Achondroplasia diagnosis can also be made during pregnancy, especially for parents who suffer from achondroplasia. Some tests that can be done to detect achondroplasia are:
- ultrasoundUltrasound is used to examine the condition of the fetus in the womb and detect signs of achondroplasia, such as a larger-than-normal head size. Ultrasound can be done through the mother's abdominal wall (transabdominal) or through the vagina (transvaginal ultrasound).
- Detection of FGFR3 . gene mutationsDetection of gene mutations while still in the womb can be done by taking a sample of amniotic fluid (amniotic fluid).amniocentesis) or a sample of placental or placental tissue, known as chorionic villus sampling. However, this action has the risk of causing a miscarriage.
To date, there is no cure or treatment method to completely treat achondroplasia. Treatment is only intended to relieve symptoms or prevent and treat complications that arise. These treatments include:
1. Medical check-up
Medical check-up routinely need to be done to monitor the growth of the patient's body. The examination includes measuring the ratio of the upper to lower body, as well as the patient's weight. It is very important to maintain the patient's body weight to remain ideal in order to prevent complications.
2. Hormone therapy
In children with achondroplasia, the doctor may recommend hormone therapy that is carried out regularly to increase bone growth in children so that they can have better posture as adults.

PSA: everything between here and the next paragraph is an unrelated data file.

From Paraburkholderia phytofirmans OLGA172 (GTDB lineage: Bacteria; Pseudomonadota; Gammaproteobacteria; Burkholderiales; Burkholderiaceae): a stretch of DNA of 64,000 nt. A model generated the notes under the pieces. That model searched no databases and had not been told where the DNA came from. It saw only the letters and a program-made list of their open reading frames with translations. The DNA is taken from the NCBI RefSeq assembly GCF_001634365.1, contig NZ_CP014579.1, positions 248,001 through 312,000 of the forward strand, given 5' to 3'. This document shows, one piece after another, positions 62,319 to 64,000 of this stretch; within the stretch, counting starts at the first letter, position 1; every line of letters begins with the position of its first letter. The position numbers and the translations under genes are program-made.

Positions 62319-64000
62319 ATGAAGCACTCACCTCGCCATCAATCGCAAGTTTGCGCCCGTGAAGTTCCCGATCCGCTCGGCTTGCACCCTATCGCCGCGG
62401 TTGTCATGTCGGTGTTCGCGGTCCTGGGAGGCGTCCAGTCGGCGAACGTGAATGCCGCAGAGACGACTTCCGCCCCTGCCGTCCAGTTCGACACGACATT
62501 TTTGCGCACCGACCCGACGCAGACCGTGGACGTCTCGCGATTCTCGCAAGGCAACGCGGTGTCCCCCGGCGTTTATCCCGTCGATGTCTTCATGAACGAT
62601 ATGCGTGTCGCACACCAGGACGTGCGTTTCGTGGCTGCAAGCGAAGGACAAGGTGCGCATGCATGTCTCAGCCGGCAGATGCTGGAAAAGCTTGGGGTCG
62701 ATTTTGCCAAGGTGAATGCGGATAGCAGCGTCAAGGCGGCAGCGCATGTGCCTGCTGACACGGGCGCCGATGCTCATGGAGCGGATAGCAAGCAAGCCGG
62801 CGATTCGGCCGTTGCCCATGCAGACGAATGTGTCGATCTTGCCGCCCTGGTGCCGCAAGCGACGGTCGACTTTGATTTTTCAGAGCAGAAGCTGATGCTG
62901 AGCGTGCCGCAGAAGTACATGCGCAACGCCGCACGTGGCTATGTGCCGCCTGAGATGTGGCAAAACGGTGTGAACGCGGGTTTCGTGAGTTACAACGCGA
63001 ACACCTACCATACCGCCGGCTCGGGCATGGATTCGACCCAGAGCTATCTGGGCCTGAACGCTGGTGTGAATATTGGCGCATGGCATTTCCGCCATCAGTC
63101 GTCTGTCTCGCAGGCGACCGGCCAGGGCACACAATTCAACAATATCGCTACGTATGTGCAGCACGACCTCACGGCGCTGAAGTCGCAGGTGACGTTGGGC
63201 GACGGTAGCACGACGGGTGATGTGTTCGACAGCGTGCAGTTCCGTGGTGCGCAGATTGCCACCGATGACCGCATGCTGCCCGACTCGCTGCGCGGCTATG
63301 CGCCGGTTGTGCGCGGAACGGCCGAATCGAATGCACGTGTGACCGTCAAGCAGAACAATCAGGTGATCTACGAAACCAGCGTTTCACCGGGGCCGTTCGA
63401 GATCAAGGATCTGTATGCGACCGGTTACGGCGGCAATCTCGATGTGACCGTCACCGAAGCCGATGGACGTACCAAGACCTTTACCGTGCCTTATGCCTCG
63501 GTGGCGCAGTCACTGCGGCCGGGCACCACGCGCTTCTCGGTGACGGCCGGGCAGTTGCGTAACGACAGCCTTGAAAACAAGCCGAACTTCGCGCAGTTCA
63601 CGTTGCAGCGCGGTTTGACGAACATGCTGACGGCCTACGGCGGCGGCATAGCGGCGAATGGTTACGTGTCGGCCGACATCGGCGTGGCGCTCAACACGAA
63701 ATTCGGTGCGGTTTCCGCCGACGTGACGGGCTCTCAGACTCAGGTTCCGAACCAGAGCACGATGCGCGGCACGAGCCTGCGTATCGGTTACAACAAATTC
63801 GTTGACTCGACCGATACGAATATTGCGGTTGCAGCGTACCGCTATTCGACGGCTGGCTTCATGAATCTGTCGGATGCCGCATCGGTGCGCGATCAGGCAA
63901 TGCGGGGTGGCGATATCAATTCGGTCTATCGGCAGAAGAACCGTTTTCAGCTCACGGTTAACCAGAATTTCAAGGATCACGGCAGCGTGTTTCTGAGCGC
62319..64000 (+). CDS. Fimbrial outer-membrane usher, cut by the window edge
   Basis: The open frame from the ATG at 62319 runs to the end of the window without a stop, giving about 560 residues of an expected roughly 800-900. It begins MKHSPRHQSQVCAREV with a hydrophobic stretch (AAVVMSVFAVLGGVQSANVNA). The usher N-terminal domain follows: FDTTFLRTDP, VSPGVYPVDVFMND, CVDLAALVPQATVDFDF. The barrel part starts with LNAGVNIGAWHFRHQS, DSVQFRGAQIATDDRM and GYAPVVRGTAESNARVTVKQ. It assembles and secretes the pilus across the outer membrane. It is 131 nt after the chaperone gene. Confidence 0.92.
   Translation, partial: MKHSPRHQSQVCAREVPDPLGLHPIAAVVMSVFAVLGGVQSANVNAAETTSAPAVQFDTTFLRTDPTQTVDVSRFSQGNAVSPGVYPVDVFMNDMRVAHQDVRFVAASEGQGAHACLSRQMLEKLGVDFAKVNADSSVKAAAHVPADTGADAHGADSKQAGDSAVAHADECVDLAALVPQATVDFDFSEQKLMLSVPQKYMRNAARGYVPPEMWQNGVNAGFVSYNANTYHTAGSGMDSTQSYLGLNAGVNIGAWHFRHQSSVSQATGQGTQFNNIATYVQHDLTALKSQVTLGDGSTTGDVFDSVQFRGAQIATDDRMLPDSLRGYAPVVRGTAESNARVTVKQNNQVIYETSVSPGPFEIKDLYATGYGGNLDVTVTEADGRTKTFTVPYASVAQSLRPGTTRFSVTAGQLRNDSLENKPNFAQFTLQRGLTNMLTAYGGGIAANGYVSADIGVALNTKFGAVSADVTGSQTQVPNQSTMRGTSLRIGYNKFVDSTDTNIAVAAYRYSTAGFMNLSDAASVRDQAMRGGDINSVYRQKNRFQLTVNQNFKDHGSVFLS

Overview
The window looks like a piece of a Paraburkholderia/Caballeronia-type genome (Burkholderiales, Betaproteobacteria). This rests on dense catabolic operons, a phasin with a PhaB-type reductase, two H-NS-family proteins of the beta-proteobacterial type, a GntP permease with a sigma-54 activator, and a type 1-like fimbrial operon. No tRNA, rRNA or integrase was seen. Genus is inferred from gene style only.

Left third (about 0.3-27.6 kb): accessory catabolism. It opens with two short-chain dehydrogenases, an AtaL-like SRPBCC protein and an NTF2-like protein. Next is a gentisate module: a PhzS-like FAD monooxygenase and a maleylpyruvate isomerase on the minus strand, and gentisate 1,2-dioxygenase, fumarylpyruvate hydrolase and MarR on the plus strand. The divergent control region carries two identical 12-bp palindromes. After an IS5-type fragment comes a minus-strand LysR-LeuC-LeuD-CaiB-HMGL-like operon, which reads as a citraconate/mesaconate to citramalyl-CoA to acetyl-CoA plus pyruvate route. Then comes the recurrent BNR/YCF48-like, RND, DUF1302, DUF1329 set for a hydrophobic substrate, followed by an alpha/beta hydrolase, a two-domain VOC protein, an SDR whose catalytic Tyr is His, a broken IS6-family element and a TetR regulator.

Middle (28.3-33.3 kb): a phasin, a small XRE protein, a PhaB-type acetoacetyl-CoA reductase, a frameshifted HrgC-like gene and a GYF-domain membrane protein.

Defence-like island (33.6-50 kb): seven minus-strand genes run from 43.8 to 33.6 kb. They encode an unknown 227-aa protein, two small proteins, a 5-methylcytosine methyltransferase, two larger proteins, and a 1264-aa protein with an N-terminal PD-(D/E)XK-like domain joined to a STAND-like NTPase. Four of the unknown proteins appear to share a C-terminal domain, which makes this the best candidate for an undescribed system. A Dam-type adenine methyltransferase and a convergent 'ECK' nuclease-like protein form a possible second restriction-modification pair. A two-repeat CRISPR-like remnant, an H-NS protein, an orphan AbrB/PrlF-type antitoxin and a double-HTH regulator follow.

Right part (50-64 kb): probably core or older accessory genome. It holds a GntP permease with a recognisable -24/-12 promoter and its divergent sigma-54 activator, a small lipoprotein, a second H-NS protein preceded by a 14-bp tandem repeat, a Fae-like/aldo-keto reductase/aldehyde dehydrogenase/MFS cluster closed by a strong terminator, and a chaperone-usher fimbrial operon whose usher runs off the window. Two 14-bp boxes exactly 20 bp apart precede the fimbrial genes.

3. Dental care
Dental treatment is done to improve the structure of the teeth that are piled up due to achondroplasia.
Antibiotics can be used to treat ear infections that are often experienced by people with achondroplasia.
5. Anti-inflammatory drugs
Anti-inflammatory drugs can be given to treat achondroplasia patients with joint disorders.
Surgery can be performed to relieve symptoms or treat complications that occur. Operations that can be performed include:
- Orthopedic proceduresA procedure performed by an orthopedic doctor to correct the O-shape of the foot.
- Lumbar laminectomySurgical procedures to treat spinal stenosis.
- Ventriculoperitoneal shuntThe surgical procedure is performed if the patient with achondroplasia has hydrocephalus. This procedure is done by inserting a flexible tube (catheter) to drain excess fluid in the brain cavity.
- Caesarean sectionPregnant women with achondroplasia have small pelvic bones, so it is advisable to give birth by caesarean section. This procedure is also performed if the fetus is diagnosed with achondroplasia to reduce the risk of bleeding due to the fetal head being too large to be delivered normally.
There are various complications that can be experienced by patients with achondroplasia, including:
- Recurrent ear infections, due to narrowing of the canal in the ear
- Limitations in movement, due to deformities of the arms and legs
- Spinal stenosis, which is a narrowing of the spinal canal which causes compression of the nerves in the spinal cord
- Hydrocephalus, which is a buildup of fluid in the cavities (ventricles) in the brain
- Sleep apnea, namely the condition of the emergence of a rhythm of stopping breathing during sleep
Prevention of Achondroplasia
Measures to prevent achondroplasia are not yet known. If you suffer from achondroplasia or have a family history of achondroplasia, it is advisable to consult a doctor to find out more about the risk of achondroplasia in your child.